Stratigraphy, paleontology and correlation of lower Cretaceous exposures in southeastern New Mexico
Barry S. Kues and Spencer G. Lucas
In southeastern New Mexico, limited isolated outcrops of Lower Cretaceous strata occur at Lee Ranch, the Black River valley, North Lake and near several of the peaks of the Cornudas Mountains. Preliminary study of these strata has resulted in a better understanding of their stratigraphic and paleontological relationships with better known Lower Cretaceous units to the south (west Texas), west (Cerro de Cristo Rey) and north (east-central New Mexico). Most of these outliers are less than 20 m thick, but the section on the east slope of Washburn Mountain includes more than 130 m of Fredericksburg- and Washita-age (Albian) strata. Both the Campagrande Formation and a relatively thick (41 m) sequence of Cox Sandstone—formations prominent in west Texas—are recognized in the Cornudas Mountains. Overlying middle-upper Washita strata consist of a massive nodular limestone unit and a slope-forming shale/siltstone/calcarenite unit above it. These appear to be eastern outcrops of the Muleros and Mesilla Valley formations, respectively, of Cerro de Cristo Rey. The Muleros-equivalent limestone contains an abundant and diverse fauna, consisting mainly of bivalves (especially a small form of Texigryphaea having affinities to both T. pitcheri and T. washitaensis), gastropods and echinoids. The overlying (Mesilla Valley) shale at the Lee Ranch locality contains the foraminifer Cribratina texana and a small, coiled oyster transitional between Exogyra plexa and Ilmatogyra arietina. These faunas, present at Lee Ranch, Cornudas Mountains and Black River valley, are quite similar to faunas of correlative units in west Texas and at Cerro de Cristo Rey and represent the Albian Caribbean faunal province. The North Lake exposure, in contrast, is lithologically similar to the Tucumcari Formation of east-central New Mexico and bears a lowdiversity fauna characterized by large numbers of Texigryphaea pitcheri, sparse Ceratostreon texana and Lopha quadriplicata and no echinoids. Strata connecting the Albian outcrops along the New Mexico–Texas border and the North Lake exposure (northern Lea County) are not present on the surface or in the subsurface, thus precluding study of the transition between these two faunas.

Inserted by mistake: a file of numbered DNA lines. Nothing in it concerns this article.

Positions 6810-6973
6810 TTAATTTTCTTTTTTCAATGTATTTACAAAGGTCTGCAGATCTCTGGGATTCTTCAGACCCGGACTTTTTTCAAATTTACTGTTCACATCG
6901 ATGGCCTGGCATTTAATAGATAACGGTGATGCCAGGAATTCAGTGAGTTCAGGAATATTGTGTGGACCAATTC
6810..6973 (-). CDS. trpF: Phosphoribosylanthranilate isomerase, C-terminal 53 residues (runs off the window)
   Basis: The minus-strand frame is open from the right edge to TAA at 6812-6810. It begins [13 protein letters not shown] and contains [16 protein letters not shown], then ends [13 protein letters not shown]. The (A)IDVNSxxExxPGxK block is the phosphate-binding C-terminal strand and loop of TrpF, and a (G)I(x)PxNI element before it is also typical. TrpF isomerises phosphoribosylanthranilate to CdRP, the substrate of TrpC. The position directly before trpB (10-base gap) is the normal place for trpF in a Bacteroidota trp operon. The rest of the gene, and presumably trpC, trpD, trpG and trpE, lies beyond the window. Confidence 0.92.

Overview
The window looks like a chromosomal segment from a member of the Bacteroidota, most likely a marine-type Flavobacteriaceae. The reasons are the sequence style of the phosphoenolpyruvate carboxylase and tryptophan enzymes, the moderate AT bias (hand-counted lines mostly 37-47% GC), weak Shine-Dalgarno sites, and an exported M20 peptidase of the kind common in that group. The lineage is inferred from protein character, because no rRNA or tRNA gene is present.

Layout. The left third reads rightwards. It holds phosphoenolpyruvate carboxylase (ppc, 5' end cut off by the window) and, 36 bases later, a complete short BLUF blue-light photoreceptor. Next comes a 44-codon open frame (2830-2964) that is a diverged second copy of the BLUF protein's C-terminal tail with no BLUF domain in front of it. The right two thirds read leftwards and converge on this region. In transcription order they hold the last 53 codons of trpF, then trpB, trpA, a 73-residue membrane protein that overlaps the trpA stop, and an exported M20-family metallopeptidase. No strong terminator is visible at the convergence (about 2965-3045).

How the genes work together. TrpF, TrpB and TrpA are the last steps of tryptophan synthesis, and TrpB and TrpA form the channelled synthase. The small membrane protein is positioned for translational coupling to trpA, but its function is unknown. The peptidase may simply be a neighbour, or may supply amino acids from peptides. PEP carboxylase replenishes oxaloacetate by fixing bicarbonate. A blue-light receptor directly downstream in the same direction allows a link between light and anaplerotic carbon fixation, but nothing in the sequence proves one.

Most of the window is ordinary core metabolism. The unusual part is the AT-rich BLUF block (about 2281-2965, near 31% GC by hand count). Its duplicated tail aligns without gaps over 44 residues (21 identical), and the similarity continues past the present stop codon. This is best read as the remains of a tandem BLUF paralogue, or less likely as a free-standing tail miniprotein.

- Kues, Barry S.; Lucas, Spencer G., 1993, Stratigraphy, paleontology and correlation of lower Cretaceous exposures in southeastern New Mexico, in: Carlsbad Region, New Mexico and West Texas, Love, David W.; Hawley, John W.; Kues, Barry S.; Adams, Jim W.; Austin, George S.; Barker, James M., New Mexico Geological Society, Guidebook, 44th Field Conference, pp. 245-260.